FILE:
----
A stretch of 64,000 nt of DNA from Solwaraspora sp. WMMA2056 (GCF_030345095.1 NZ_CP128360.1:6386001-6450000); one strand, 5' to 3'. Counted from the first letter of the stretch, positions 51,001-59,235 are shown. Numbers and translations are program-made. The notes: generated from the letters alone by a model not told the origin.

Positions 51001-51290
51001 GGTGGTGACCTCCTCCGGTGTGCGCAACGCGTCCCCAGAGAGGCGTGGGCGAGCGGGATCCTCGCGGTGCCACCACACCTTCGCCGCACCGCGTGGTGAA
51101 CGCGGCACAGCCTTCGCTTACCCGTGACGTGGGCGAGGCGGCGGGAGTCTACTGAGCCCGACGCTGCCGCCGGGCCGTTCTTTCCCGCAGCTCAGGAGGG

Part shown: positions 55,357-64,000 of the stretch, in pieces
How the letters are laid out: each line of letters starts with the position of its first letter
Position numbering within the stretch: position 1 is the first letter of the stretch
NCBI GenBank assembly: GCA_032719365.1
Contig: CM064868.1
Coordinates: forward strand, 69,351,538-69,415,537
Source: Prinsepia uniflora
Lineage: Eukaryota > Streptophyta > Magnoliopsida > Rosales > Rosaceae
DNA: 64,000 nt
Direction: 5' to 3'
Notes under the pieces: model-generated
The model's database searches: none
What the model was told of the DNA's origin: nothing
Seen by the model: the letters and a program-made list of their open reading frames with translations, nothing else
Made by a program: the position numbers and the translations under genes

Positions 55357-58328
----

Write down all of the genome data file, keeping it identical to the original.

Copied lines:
A stretch of 64,000 nt of DNA from Solwaraspora sp. WMMA2056 (GCF_030345095.1 NZ_CP128360.1:6386001-6450000); one strand, 5' to 3'. Counted from the first letter of the stretch, positions 51,001-59,235 are shown. Numbers and translations are program-made. The notes: generated from the letters alone by a model not told the origin.

Positions 51001-51290
51001 GGTGGTGACCTCCTCCGGTGTGCGCAACGCGTCCCCAGAGAGGCGTGGGCGAGCGGGATCCTCGCGGTGCCACCACACCTTCGCCGCACCGCGTGGTGAA
51101 CGCGGCACAGCCTTCGCTTACCCGTGACGTGGGCGAGGCGGCGGGAGTCTACTGAGCCCGACGCTGCCGCCGGGCCGTTCTTTCCCGCAGCTCAGGAGGG

Part shown: positions 55,357-64,000 of the stretch, in pieces
How the letters are laid out: each line of letters starts with the position of its first letter
Position numbering within the stretch: position 1 is the first letter of the stretch
NCBI GenBank assembly: GCA_032719365.1
Contig: CM064868.1
Coordinates: forward strand, 69,351,538-69,415,537
Source: Prinsepia uniflora
Lineage: Eukaryota > Streptophyta > Magnoliopsida > Rosales > Rosaceae
DNA: 64,000 nt
Direction: 5' to 3'
Notes under the pieces: model-generated
The model's database searches: none
What the model was told of the DNA's origin: nothing
Seen by the model: the letters and a program-made list of their open reading frames with translations, nothing else
Made by a program: the position numbers and the translations under genes

Positions 55357-58328